Configurable State Persistence and Rehydration

Storage Synchronization

Spartacus offers a mechanism to sync NGRX’s store slices to the specified browser’s storage - localStorage or sessionStorage.

Configuring storage synchronization

To configure the synchonization, one needs to provide a config similar to this:

export function authStoreConfigFactory(): StateConfig {
  const config: StateConfig = {
    state: {
      storageSync: {
        keys: {
          "auth.userToken.token": StorageSyncType.LOCAL_STORAGE
        }
      }
    }
  };
  return config;
}
@NgModule({
  imports: [
    ...
    ConfigModule.withConfigFactory(authStoreConfigFactory),
  ],
  ...
})
export class AuthStoreModule {}

In the provided example, the state object with auth.userToken.token will be synced to the browser’s localStorage.

In case there is a need to sync multiple slices of the state, just specify the required properties in storageSync’s keys config and specify the storage type.

Rehydration

During the startup of the application, Spartacus checks for data stored in either localStorage or sessionStorage. If the data exists, Spartacus will use it to rehydrate the state. This is done automatically and there’s no need to configure it.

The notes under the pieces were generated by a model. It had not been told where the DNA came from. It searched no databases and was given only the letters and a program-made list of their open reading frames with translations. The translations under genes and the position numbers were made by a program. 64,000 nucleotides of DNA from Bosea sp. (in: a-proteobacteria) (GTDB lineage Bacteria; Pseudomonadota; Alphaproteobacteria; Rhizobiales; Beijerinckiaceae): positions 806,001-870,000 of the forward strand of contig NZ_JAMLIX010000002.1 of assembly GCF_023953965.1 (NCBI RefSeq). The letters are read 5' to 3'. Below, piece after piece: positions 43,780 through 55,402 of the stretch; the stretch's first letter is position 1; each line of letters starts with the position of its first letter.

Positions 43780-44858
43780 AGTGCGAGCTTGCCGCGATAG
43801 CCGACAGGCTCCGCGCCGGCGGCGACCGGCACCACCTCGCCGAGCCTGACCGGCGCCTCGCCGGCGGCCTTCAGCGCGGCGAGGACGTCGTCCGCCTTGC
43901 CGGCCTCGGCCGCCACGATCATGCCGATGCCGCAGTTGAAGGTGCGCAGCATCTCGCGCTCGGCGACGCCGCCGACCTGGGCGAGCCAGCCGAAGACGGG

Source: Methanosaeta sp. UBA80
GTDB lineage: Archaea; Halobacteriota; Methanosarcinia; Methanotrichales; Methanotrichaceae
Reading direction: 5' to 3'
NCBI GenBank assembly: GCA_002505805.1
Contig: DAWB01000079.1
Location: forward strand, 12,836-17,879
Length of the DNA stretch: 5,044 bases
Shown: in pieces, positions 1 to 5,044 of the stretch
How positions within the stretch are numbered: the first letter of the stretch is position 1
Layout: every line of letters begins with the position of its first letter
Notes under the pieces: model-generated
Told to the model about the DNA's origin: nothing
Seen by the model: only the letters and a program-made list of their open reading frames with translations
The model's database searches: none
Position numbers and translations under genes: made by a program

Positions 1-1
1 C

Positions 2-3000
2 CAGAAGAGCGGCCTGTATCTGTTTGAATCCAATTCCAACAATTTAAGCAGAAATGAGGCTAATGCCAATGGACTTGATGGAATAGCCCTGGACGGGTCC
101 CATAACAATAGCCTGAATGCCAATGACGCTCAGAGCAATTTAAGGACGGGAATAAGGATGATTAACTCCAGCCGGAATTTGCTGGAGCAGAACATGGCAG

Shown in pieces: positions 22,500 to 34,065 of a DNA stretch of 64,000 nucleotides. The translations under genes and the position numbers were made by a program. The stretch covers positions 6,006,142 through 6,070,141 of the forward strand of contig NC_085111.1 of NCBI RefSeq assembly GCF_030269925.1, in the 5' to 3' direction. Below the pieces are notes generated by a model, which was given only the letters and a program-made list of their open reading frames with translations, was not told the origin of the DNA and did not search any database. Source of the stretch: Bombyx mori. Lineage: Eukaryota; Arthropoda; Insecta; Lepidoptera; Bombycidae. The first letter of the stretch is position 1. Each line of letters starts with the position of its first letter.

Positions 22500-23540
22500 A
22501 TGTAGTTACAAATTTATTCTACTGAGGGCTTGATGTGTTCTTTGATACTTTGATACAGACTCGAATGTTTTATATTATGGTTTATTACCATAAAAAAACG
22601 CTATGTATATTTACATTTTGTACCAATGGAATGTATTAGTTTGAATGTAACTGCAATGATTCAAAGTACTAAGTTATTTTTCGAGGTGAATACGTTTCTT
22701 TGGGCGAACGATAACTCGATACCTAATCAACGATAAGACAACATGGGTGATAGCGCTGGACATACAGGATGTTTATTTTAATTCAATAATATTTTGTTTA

Specifying the storage key names

If one wants to change the default key name(s) for the localStorage and sessionStorage (which have the default of spartacus-local-data and spartacus-session-data, respectively), they could do it by specifing localStorageKeyName or sessionStorageKeyName properties in the config:

export function authStoreConfigFactory(): StateConfig {
  const config: StateConfig = {
    state: {
      ...
      localStorageKeyName: 'new-localstorage-name',
      sessionStorageKeyName: 'new-sessionstorage-name',
    }
  };
  return config;
}
@NgModule({
  imports: [
    ...
    ConfigModule.withConfigFactory(authStoreConfigFactory),
  ],
  ...
})
export class AuthStoreModule {}

SSR Transfer State

The application runs XHR requests on the server, and then again on the client-side (when the application bootstraps). To prevent unnecessary back end calls for the state that was already populated on the server, we include part of the NgRX state with the server-side rendered HTML.

You can configure the transfer of state for CMS and products (from NgRx store), as shown in the following example:

ConfigModule.withConfig({
  state: {
    ssrTransfer: {
      keys: {
        products: true,
        cms: true
      }
    }
  }
});

You can also narrow the configuration to specific state sub-parts, as shown in the following example:

ConfigModule.withConfig({
  state: {
    ssrTransfer: {
      keys: {
        products: true,
        cms: {
          page: true,
          navigation: true
        }
      }
    }
  }
});